A reaction: Compare Leibniz, whose monad theory is said to be a sort of idealism, because it places ideas at the heart of reality. Is Plato also this sort of 'genuine' idealism? Do we need different terms for 'genuine' and 'subjective' idealism? And 'transcendental'?
Being is Thought
                        Full Idea: Being is Thought.
                        From: Georg W.F.Hegel (Phenomenology of Spirit [1807], Pref 54)
                        A reaction: You won't find a more succinct slogan for idealism than that. Speaking as what Tim Williamson (referring to himself) calls a 'rottweiler realist', I can't quite get the hang of Hegel's claim. What does he think thought is, if it isn't about the world?
12. Knowledge Sources / B. Perception / 1. Perception
Experience is immediacy, unity, forces, self-awareness, reason, culture, absolute being
                        Full Idea: Experience moves from 1) immediacy, to 2) united objects with properties, 3) its forces and laws, 4) self-consciousness in the process, 5) seeing a rational realm, 6) seeing a cultural realm, 7) seeing the absolute being of consciousness.
                        From: report of Georg W.F.Hegel (Phenomenology of Spirit [1807]) by Stephen Houlgate - An Introduction to Hegel 03 'From certainty'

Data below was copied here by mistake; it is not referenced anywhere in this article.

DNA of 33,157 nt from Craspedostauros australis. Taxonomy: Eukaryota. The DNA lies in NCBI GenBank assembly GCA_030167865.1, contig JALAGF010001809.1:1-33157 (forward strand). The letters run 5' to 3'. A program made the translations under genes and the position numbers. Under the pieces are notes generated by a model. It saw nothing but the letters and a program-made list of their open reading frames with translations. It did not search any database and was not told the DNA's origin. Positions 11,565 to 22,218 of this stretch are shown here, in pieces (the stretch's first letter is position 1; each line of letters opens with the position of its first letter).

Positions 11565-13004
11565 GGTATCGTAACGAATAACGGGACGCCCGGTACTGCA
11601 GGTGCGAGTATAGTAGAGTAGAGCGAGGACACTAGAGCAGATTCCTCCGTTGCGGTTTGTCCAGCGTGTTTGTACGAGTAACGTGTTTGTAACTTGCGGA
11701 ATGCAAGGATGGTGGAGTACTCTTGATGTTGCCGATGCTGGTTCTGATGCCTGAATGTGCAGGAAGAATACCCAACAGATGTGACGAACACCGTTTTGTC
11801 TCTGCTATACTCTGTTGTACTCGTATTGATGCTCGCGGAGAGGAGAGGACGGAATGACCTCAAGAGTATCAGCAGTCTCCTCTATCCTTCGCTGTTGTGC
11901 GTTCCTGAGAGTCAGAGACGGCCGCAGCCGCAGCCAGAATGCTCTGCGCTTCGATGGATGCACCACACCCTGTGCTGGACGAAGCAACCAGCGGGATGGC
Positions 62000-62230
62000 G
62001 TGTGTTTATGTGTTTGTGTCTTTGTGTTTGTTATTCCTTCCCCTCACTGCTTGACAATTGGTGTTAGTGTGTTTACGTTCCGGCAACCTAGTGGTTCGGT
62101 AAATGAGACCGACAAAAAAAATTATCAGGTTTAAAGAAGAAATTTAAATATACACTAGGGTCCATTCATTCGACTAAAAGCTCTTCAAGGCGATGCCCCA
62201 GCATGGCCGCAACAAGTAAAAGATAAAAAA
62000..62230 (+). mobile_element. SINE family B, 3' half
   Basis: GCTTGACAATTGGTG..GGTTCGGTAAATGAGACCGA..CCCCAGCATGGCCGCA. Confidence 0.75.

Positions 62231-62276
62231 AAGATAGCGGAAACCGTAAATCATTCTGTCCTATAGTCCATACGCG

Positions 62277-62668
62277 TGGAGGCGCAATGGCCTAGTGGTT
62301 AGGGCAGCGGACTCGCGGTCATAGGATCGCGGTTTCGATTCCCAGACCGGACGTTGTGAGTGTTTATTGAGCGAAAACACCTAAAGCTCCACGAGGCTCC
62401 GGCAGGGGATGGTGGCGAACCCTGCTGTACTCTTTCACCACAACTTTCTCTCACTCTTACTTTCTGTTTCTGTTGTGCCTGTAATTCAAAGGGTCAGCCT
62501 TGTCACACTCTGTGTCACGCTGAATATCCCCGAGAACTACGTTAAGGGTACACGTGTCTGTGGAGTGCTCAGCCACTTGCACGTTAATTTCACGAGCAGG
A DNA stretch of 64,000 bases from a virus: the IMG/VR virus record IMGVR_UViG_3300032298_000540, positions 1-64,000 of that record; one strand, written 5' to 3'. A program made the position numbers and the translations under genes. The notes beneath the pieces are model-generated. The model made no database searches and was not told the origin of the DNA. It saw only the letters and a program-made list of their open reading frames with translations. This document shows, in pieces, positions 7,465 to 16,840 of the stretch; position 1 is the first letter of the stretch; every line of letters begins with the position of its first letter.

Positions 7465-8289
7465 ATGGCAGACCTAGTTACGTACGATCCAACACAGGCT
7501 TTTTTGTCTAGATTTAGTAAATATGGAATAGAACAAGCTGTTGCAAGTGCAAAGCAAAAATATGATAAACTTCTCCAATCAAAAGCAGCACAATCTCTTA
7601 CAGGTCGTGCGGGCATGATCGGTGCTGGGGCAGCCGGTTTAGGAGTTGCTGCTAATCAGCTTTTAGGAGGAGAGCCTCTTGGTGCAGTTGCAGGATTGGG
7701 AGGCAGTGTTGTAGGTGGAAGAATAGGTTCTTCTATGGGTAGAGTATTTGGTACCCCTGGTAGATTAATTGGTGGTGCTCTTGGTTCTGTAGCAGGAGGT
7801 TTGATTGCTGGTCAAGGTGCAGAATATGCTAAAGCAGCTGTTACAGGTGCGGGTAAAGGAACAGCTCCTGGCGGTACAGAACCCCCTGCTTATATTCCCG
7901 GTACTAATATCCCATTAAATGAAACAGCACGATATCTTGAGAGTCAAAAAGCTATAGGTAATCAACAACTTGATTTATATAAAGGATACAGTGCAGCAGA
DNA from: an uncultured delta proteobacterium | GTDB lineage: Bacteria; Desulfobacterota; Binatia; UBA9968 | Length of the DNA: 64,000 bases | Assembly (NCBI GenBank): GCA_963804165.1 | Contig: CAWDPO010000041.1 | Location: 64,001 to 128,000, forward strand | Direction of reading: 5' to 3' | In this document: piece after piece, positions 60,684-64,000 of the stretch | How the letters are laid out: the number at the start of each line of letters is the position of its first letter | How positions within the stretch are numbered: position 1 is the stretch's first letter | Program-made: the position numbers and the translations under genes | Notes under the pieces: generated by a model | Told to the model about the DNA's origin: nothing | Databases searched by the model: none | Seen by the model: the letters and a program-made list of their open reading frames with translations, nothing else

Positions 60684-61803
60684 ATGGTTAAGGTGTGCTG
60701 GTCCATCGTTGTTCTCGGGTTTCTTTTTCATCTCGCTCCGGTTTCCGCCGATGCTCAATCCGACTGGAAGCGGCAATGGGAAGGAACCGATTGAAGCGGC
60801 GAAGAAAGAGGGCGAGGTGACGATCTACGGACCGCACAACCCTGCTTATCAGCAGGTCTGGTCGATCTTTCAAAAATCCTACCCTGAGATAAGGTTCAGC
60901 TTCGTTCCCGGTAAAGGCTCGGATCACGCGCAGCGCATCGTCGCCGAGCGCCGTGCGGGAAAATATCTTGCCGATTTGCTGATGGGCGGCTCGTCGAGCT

A reaction: [My summary of Houlgate's summary of the key sequence of ideas in The Phenomenology of Spirit]. I stare at it with bewilderment, but cannot decide whether or not Hegel is pursuing a worthwhile project. [also Houlgate p.77 and 102]
12. Knowledge Sources / B. Perception / 5. Interpretation
Hegel tried to avoid Kant's dualism of neutral intuitions and imposed concepts
                        Full Idea: Hegel tried to avoid the untenable Kantian dualism between concepts and intuitions, and the Kantian mechanism of the 'imposition' of concepts on sensibility entailed by that dualism (with intuition having neutral content).
                        From: report of Georg W.F.Hegel (Phenomenology of Spirit [1807]) by Terry Pinkard - German Philosophy 1760-1860 09
                        A reaction: [Pinker is describing the opening of Phenomenology] In modern discussions this concerns the idea of The Given, which is wholly uninterpreted raw experience. Sellars and MacDowell. Kant seems to split an agent into two (Master/Slave).